Recent Examples on the Web: Noun

Since opening Fremont Diner in a former Highway 21 burger shack in 2009, Chad Harris has earned a loyal following of both Wine Country locals and tourists alike with the restaurant’s folksy decor and high-quality ranch-style grub. Sarah Fritsche, SFChronicle.com, "Sonoma's beloved Fremont Diner closes suddenly," 28 June 2018 Crows from New Caledonia, an island in the South Pacific, can break off pieces of a branch to form a hook, using it to pull a grub out of a log, for instance. Karen Weintraub, New York Times, "Can Crows Make Mental Pictures of Tools?," 28 June 2018 Instead, patrons will have to follow three simple steps to redeem complimentary Chick-fil-A grub. Perri Ormont Blumberg, Southern Living, "Chick-fil-A Is Giving Away Free Entrées — But There's a Fun Catch," 19 June 2018 But in defense of all Indianapolis residents, some of our local grub is too good to think about portion control. Justin L. Mack, Indianapolis Star, "‘Fittest in America’ list ranked 100 cities this time — Indianapolis is still not good," 15 May 2018 Sports bar opening Arooga’s Grille House and Sports Bar is on track for a May opening and ready to bring its all-natural grub to Winter Park. Kyle Arnold, OrlandoSentinel.com, "Disney-inspired bracelet company uses Instagram to spread message," 20 Apr. 2018 The large space features indoor and outdoor seating, a sunny spot to feast on the grub sourced from within a 10-mile radius. Sam Dangremond, Town & Country, "T&C Travel Guide: Napa Valley and Sonoma County, California," 9 July 2018 The beer list, which includes an excellent selection of sour, tart and funky beers, is righteous, but don’t overlook the elevated pub grub that’s coming out of the bar’s tiny kitchen. Sarah Fritsche, SFChronicle.com, "Best new restaurants and bars to visit in the Mission right now," 17 June 2018 As for the grubs, parasitic nematodes (Heterorhabditis spp. The Editors Of Organic Life, Good Housekeeping, "How To Defend Your Garden Against Japanese Beetles," 26 Jan. 2018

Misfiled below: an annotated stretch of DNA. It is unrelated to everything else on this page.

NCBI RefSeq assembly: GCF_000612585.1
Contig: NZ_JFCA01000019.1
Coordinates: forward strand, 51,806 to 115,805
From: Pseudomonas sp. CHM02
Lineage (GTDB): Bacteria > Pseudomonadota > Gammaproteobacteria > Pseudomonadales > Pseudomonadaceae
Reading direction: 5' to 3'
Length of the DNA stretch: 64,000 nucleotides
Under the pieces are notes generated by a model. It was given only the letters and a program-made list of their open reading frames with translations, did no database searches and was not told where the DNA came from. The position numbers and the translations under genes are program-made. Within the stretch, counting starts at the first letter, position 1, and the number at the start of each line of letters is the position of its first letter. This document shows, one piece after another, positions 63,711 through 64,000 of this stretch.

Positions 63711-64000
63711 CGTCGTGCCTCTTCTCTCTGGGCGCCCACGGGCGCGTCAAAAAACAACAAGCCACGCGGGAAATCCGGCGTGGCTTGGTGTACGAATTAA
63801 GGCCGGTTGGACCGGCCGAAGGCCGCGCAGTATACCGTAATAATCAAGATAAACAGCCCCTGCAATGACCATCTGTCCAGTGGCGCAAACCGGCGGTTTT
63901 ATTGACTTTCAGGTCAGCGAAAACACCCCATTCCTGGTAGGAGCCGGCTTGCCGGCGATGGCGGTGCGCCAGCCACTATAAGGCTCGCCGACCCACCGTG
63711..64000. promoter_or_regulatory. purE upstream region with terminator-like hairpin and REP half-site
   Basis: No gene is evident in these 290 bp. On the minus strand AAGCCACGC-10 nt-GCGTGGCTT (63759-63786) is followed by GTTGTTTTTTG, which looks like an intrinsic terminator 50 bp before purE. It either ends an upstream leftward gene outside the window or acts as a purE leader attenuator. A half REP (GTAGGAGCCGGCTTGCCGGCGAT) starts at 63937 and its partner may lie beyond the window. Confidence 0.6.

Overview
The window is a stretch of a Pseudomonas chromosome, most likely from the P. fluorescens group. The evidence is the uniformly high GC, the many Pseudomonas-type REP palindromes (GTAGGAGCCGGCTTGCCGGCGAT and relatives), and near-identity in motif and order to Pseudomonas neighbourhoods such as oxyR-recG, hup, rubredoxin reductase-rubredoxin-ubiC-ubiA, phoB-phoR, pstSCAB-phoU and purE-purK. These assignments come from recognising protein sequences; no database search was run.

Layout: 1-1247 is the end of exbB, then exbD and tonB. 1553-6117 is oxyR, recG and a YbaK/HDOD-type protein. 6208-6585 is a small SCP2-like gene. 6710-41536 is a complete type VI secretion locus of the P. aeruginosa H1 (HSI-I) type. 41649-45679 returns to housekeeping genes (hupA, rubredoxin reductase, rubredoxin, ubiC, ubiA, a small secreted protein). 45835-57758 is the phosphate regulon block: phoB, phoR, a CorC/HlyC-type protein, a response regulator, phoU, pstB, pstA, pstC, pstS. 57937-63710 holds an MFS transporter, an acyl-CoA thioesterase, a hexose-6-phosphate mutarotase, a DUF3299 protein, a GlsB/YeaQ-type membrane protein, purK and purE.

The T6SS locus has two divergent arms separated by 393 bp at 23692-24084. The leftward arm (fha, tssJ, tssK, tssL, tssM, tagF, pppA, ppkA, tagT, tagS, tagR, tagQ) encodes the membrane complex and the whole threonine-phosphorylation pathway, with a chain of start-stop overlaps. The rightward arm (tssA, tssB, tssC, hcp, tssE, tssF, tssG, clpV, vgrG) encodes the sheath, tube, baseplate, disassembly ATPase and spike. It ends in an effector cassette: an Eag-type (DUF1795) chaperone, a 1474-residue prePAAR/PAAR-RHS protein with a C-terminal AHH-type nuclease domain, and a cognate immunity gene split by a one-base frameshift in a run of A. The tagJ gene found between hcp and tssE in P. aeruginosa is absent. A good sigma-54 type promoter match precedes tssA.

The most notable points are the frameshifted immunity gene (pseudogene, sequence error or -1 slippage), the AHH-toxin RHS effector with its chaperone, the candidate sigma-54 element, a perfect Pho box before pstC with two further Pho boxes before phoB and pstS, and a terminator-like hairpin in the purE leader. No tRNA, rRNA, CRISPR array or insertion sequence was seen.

These example sentences are selected automatically from various online news sources to reflect current usage of the word 'grub.' Views expressed in the examples do not represent the opinion of Merriam-Webster or its editors. Send us feedback.